Michael Fallon: Westminster will block new Scottish independence vote
The UK Government will block any attempts by the SNP to hold a second independence referendum, Michael Fallon has said.
In a further sign of the tensions between Holyrood and Westminster, the Defence Secretary said the Scottish government should "forget" any plans to stage another vote.
Mr Fallon hit out in an interview with The Herald ahead of a visit to the Royal Marine base near Arbroath today.
Constitutional matters are reserved to Westminster, so the UK Government must give permission to the Scottish Parliament if it wants to hold another referendum.
Asked if ministers would facilitate a fresh vote on Scotland leaving the UK, the Defence Secretary said: “No, forget it. The respect agenda is two-way.”
He added: "She [Ms Sturgeon] is constantly asking us to respect the SNP government but she has to respect the decision of Scotland to stay inside the UK in 2014 and the decision of the UK to leave the EU. Respect works two ways."
Scots voted by 55% to 45% in favour of staying in the union in 2014, but Ms Sturgeon has repeatedly mooted the idea of a rerun following the Brexit vote, in which Scotland overwhelmingly backed Remain.
The Defence Secretary said the SNP government did not have a mandate for a second referendum, because it failed to secure a majority at the last Holyrood election.
He said: "We may well have seen peak SNP. They lost the referendum, they lost seats. There are other voices in Scotland now, not least Ruth Davidson's."
But Ms Sturgeon accused Mr Fallon of “backpedalling” after he refused to repeat his comments when interviewed on the BBC’s Good Morning Scotland programme.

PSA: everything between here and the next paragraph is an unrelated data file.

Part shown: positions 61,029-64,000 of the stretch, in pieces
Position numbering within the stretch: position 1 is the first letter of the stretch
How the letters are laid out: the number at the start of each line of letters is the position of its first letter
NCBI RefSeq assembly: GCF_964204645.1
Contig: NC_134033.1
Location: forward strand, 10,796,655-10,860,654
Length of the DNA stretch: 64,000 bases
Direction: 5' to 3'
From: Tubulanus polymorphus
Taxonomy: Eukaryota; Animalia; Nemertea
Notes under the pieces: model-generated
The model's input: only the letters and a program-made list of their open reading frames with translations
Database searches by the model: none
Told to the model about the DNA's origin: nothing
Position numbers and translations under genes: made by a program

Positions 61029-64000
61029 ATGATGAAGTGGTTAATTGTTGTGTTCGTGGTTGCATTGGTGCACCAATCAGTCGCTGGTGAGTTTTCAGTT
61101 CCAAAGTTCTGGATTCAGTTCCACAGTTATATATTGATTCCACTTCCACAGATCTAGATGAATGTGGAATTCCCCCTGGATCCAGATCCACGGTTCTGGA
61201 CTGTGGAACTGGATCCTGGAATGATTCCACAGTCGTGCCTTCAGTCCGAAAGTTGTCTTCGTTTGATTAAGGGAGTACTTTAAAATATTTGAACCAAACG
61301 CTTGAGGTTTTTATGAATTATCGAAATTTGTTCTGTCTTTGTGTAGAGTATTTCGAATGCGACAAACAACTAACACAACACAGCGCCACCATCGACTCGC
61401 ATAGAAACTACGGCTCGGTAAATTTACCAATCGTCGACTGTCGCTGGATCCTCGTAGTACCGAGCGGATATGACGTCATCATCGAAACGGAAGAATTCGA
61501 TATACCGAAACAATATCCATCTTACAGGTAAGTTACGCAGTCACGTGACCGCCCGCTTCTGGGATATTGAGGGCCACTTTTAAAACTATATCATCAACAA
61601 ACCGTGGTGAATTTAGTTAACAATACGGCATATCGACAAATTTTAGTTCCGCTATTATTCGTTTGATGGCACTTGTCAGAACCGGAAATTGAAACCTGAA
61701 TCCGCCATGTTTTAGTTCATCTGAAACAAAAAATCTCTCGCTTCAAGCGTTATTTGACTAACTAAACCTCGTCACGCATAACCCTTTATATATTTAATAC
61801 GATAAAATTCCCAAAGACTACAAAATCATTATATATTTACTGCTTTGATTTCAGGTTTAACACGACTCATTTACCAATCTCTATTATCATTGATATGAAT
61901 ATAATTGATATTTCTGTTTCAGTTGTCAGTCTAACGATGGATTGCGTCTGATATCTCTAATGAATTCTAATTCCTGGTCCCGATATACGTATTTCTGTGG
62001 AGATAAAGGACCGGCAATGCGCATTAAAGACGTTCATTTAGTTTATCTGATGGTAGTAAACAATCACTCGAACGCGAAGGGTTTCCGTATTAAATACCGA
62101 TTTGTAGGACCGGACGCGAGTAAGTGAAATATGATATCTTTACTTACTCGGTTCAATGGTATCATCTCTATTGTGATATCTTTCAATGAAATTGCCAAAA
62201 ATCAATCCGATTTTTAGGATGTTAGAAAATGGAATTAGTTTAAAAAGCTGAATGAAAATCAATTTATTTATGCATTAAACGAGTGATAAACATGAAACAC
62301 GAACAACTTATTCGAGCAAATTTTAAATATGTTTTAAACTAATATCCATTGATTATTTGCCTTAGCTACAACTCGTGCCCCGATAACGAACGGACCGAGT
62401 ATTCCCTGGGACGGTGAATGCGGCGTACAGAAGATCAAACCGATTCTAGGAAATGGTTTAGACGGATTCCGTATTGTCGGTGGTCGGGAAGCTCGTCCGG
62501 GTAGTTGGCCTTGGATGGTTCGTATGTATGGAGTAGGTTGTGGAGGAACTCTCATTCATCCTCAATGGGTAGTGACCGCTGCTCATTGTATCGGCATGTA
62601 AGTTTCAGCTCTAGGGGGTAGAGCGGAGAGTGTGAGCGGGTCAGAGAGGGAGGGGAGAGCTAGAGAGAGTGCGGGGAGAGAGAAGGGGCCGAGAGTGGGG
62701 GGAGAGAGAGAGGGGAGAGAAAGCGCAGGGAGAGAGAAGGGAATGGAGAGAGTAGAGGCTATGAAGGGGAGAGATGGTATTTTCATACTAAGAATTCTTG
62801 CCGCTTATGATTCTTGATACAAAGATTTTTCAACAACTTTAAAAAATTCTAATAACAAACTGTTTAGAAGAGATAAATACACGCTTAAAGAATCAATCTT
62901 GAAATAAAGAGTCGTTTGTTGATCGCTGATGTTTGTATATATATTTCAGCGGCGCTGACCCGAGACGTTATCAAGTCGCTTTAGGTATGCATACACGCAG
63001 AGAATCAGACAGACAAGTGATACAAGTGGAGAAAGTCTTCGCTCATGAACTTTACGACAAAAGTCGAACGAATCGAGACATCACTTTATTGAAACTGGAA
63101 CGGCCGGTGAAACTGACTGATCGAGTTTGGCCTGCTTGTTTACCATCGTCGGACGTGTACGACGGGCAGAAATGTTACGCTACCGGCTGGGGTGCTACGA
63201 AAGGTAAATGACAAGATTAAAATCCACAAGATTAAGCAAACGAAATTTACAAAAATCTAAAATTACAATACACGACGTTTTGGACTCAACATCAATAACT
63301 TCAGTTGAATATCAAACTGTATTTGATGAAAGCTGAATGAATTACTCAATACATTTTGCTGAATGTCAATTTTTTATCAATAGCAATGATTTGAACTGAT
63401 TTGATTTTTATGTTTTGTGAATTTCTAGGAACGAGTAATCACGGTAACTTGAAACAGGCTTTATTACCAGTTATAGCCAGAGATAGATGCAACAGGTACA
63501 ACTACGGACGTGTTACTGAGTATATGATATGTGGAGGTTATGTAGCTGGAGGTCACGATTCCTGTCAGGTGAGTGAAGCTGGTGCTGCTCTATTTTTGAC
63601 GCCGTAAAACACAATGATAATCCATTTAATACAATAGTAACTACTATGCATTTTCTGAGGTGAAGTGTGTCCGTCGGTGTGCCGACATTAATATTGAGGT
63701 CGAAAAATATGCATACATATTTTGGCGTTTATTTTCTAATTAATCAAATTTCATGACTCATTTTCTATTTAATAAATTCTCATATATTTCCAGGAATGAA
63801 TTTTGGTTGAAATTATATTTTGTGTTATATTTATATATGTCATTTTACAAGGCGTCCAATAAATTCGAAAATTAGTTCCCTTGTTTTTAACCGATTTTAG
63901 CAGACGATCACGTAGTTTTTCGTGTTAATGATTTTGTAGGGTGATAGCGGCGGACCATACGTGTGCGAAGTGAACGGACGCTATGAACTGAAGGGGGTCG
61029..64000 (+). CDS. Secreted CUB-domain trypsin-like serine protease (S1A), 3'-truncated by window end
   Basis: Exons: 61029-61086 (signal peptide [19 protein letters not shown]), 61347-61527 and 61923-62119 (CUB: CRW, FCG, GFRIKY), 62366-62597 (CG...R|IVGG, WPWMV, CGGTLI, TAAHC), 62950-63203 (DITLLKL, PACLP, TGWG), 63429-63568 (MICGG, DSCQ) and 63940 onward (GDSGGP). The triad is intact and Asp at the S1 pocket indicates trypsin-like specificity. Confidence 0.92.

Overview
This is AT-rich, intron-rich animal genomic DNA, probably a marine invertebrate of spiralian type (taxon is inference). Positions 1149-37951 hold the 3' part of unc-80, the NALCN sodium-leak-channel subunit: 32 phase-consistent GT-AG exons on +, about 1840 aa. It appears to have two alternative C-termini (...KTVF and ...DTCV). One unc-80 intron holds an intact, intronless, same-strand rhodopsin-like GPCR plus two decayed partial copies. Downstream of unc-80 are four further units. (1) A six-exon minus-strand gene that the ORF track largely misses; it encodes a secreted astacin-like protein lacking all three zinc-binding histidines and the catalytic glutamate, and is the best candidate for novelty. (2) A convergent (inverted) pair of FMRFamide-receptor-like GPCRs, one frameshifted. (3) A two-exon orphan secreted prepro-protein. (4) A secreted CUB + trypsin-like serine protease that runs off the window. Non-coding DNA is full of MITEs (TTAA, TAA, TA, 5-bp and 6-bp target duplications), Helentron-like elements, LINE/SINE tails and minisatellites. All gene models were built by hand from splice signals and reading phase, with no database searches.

When asked whether UK ministers would block a vote, he said: “We don't see the need for a referendum - this is a diversion.
"What the Scottish government should be focusing on is what it was elected to do, which is to improve schools standards, get to grips with the problems in Scottish hospitals and reverse the serious rise in unemployment."
The First Minister tweeted in response that such a block would be “disastrous” for the UK Government.
Theresa May's official spokeswoman said: "The real question here is should there be another independence referendum and our view on that has been clear, which is that the one in 2014 was legal, fair and decisive.
"Our priority here is on how do we look to the future and move forward. We believe that this issue was settled in 2014. I think recent polls don't suggest there has been a big change in the views around a second referendum, so what we should be focusing on is how do we work together to ensure the best possible outcome for the UK as we exit the EU."
A spokesperson for the First Minister said: “The arrogance of the Tories knows no bounds. They now think they can do what they want to Scotland and get away with it – not content with trying to drag us out of EU against our will with the support of just one MP out of 59 in Scotland, they are now suggesting they might try to block the nation's right to choose a different path.
"Any Tory bid to block a referendum would be a democratic outrage, but would only succeed in boosting support for both a referendum and for independence itself - something which the prime minister has previously indicated she understands all too well.
"Our mandate is unequivocal, with a manifesto commitment which makes explicitly clear that the Scottish Parliament should have the right to decide on an independence referendum if Scotland faces being taken out of the EU against our will."